green space

Will this be the future of Brussels? by Kwinten Lambrecht

Cars take up space, a lot of space. Very slowly cities are starting to understand that providing public space for human beings to live in will actually increase life quality and air quality. It will make you want to engage in conversations, it will make kids play with each other without constraints. Public space should be given back to the public. 

In Brussels, we are far from an ideal situation. But we're hopeful; Google Amsterdam, Rotterdam or Utrecht 20 years ago and you'll see the difference. Dutch cities teach us that a shift in public space will shift behaviour.

Let's look ahead at Brussels. Imagine the Chaussée de Charleroi or Waterloo or practically any 'Boulevard' in Brussels. 

Brussels today.

Brussels today.

Okay, there it is!

Now... Close your eyes and dream of what your city could look like. What should it consist of? Ready? Now open your eyes and scroll down.

Brussels tomorrow?

Brussels tomorrow?


A big thanks to Johanna Medvey for her illustrations of the beautiful houses and to Dami De Jonge for showing us what the future could look like.

What if a dump became a park? by Kwinten Lambrecht

I took these pictures in only 10 minutes time.

Schermafbeelding 2015-12-26 om 16.51.01.png

Between two 'urban highways', where speeding cars galore, Porte de Hal and Porte de Ninove are connected through a long concrete strip full of parked cars and loads of garbage. It's called no man's land. Things are slightly changing since the Brussels' Government decided to build a park on the dump of Porte de Ninove in two years from now. But for many Bruxellois, it does not end there because no man's land remains untouched. The park 'stops' at the beginning of the urban dump.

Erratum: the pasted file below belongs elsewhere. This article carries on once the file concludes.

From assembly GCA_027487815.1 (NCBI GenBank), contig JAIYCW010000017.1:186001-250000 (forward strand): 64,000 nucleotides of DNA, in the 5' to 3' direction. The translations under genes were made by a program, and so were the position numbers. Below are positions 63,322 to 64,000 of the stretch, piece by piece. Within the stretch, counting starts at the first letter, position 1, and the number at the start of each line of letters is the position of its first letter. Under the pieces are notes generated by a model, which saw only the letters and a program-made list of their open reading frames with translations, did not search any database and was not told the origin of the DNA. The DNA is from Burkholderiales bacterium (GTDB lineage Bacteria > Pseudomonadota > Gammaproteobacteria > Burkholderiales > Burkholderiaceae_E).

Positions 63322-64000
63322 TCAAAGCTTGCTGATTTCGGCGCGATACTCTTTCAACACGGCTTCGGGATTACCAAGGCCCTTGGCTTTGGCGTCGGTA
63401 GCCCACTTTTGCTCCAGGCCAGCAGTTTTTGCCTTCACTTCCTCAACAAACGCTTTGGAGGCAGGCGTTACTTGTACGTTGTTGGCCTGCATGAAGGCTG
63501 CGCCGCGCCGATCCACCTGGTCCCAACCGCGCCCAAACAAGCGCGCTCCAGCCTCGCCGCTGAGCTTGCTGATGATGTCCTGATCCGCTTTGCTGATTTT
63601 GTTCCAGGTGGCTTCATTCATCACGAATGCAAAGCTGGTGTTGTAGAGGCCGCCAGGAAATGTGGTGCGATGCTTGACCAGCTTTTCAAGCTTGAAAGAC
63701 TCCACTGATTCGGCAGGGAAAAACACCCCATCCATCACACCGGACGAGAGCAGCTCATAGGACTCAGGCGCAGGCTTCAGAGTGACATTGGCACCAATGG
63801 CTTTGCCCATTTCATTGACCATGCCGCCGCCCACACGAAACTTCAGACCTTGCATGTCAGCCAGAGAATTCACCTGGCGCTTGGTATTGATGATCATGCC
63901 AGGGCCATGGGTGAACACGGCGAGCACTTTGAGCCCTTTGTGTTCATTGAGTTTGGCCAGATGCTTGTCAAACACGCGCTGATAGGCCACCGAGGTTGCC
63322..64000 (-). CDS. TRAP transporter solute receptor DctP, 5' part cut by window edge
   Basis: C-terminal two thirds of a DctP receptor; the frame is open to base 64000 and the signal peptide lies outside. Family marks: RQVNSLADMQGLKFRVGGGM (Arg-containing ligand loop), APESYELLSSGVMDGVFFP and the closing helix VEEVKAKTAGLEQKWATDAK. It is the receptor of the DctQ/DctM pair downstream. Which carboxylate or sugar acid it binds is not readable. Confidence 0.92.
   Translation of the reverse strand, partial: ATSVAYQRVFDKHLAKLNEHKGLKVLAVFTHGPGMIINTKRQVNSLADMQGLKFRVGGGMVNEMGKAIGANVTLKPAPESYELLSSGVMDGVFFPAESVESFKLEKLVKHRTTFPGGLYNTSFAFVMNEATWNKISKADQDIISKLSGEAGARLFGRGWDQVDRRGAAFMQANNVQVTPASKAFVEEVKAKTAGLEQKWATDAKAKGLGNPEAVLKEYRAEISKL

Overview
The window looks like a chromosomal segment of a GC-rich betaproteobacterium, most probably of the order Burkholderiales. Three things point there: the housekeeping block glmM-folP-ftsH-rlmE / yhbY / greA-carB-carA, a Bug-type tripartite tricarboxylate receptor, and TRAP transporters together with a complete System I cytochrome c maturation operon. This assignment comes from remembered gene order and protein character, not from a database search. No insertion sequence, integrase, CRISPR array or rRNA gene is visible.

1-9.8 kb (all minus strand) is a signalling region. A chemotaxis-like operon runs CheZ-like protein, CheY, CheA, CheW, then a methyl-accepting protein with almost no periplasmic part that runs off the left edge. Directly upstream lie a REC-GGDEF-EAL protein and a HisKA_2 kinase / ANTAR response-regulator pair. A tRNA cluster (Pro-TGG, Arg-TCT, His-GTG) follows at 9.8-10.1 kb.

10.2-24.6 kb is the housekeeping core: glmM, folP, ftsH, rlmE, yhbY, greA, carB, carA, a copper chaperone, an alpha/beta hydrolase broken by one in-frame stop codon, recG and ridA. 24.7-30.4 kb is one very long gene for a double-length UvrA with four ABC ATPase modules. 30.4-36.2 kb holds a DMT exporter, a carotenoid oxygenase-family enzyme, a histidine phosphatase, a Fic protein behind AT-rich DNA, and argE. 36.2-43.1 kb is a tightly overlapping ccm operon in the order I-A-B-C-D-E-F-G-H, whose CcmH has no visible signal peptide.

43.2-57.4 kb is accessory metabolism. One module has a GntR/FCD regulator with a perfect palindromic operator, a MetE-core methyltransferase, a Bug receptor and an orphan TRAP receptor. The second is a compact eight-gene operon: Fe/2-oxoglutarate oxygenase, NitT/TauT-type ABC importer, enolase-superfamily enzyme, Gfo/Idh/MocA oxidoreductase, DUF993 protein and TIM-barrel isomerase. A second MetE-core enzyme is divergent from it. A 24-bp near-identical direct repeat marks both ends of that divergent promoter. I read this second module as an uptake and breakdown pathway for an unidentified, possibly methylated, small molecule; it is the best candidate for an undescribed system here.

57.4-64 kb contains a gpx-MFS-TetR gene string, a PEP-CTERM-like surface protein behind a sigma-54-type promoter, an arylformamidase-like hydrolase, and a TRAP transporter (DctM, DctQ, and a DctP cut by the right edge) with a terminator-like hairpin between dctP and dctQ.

It would be an ambitious but necessary statement to transform this piece of rubbish into a park too. Because the population deserves it. This long strip is a border between Brussels and Anderlecht, a real frontier between the poor and the poorer. A place where nothing is beautiful, where no dreams exist.

In this area only 60% of the population has access to a nearby park or green zone, the average in the entire Brussels-Region is more than 80%. Additionally, the average size of a house is *only* 60 square meters, while the average is 74. Also, the net income per inhabitant in this area is extremely low: 8.500 EUR, the average is almost double. The area is poor, and nothing makes people want to love it. The streets are filled with speeding cars, there are no nice shops, the streets are filled with rubbish and no entertainment opportunities exist. It's a dump of garbage, of aspirations, of new beginnings and endings.

Which courageous politicians don't fear the 'public opinion' of 100, maximum 200, parked cars? Who is willing to stand up and give people what they deserve when they exit their tiny apartments? This is the boulevard of shame, but it can be transformed. 

All we need is courage.

Credit: Dami De Jonge

Credit: Dami De Jonge